There is inevitably a certain monochromatic quality in an evening devoted entirely to music for oboe. But last night at the Kennedy Center Concert Hall, Heinz Holliger found amazing variety in that slender reed.
Holliger's program, performed with breathtaking technique, ranged through three centuries, from a sonata that Mozart originally composed for violin and piano to the world premiere of a Duo Concertante for oboe and piano by Antal Dorati. In between came Dorati's Five Pieces for unaccompanied oboe, composed in 1981 and dedicated to Holliger; Three Folk Songs by Bartok; Beethoven's charming, insignificant Variations on "La ci darem" from "Don Giovanni" and Schumann's Adagio and Allegro, Op. 70, which was actually composed for horn and sounded a bit thin on the oboe.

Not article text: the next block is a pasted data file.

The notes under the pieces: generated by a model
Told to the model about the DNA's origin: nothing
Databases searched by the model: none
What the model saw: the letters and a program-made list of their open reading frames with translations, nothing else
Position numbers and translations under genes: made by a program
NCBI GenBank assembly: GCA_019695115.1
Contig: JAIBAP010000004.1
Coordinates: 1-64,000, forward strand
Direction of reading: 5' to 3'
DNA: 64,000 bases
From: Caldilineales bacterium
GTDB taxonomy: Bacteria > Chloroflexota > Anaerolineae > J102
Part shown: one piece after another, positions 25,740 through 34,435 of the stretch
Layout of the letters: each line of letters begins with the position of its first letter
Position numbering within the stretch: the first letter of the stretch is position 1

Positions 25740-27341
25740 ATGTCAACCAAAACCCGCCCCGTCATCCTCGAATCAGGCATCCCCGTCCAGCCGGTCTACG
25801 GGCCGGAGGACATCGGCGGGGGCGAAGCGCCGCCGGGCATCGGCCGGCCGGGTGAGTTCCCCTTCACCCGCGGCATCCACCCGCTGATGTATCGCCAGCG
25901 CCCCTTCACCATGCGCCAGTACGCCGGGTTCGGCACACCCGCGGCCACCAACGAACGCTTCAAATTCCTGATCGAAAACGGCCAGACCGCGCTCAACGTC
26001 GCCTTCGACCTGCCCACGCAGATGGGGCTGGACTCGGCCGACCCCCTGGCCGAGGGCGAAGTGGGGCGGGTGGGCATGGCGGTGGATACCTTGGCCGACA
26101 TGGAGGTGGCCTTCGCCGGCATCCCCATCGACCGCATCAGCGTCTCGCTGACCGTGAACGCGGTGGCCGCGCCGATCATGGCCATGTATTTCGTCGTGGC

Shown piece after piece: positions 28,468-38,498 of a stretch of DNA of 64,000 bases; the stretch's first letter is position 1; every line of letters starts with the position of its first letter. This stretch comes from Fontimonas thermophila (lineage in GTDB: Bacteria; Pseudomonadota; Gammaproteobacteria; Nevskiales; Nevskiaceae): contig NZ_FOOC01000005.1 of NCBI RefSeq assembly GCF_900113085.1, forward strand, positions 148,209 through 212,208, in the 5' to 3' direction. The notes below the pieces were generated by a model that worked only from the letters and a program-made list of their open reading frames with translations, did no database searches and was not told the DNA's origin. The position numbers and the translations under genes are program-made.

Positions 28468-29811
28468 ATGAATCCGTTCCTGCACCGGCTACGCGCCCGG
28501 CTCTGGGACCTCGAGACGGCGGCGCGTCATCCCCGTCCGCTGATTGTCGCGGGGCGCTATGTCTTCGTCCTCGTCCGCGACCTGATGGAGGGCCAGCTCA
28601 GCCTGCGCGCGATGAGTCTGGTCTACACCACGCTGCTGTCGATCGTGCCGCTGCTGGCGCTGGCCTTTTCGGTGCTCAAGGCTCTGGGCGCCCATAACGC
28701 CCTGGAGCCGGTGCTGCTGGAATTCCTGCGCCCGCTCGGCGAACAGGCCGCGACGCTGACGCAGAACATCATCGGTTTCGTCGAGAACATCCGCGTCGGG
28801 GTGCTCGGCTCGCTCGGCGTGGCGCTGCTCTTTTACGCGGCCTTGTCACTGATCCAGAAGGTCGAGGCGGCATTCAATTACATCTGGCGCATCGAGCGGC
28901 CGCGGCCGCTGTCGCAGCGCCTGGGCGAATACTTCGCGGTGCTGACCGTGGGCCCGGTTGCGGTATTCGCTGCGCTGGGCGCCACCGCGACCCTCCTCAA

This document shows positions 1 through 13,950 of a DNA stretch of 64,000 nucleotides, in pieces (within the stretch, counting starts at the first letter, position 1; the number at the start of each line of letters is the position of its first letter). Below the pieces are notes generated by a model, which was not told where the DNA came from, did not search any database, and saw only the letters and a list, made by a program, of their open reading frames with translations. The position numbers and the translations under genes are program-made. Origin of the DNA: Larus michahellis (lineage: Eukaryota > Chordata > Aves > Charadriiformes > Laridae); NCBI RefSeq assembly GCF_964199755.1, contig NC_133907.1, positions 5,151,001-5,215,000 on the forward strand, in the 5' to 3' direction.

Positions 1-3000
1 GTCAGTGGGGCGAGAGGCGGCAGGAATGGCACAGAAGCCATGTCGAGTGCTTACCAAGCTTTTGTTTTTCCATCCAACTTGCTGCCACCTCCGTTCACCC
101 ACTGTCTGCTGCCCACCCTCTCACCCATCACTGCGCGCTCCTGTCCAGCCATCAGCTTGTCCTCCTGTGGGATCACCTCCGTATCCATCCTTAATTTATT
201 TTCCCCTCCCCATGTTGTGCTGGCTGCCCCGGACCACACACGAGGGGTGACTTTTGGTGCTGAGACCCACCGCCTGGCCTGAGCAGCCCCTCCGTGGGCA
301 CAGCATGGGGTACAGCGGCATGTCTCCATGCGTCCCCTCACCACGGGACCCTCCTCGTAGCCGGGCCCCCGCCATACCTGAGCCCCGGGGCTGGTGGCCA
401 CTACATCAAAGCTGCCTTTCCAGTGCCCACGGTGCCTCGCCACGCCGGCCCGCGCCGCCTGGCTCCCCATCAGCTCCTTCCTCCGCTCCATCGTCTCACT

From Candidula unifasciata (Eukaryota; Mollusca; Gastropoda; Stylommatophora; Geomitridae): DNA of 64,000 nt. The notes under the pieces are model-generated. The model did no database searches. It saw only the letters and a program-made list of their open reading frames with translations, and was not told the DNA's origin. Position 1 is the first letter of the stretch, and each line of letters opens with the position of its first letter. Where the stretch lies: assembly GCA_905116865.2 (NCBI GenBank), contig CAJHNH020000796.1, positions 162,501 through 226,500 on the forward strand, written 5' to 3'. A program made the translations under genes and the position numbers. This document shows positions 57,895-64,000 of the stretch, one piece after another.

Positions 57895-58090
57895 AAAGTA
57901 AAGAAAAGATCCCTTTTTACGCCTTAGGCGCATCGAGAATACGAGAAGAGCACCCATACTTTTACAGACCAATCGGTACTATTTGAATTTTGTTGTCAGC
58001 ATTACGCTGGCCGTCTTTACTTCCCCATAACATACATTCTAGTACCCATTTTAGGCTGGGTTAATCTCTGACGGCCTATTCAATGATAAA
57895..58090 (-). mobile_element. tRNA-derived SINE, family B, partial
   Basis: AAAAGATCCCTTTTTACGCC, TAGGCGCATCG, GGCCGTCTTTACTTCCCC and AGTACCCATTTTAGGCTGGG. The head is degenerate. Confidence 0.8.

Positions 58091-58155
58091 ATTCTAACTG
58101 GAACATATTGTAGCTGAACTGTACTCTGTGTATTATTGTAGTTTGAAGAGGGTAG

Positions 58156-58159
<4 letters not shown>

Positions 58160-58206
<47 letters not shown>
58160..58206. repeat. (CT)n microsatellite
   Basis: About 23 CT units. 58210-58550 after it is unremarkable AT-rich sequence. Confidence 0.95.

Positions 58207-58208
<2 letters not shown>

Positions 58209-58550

Dorati's Duo is actually a Hungarian rhapsody in the traditional form made familiar by Liszt. Combining throbbing Hungarian soul with a lot of virtuoso fireworks, it should become popular among oboists if anyone but Holliger is able to play it. But there was more variety and imagination in the same composer's Five Pieces--notably the first, a tiny tone poem on LaFontaine's fable of the Ant and the Grasshopper with vivid characterizations, dramatic action, a bit of pathos and even wordless hints of dialogue.
Pianist John Steele Ritter was an able partner for the amazing oboist.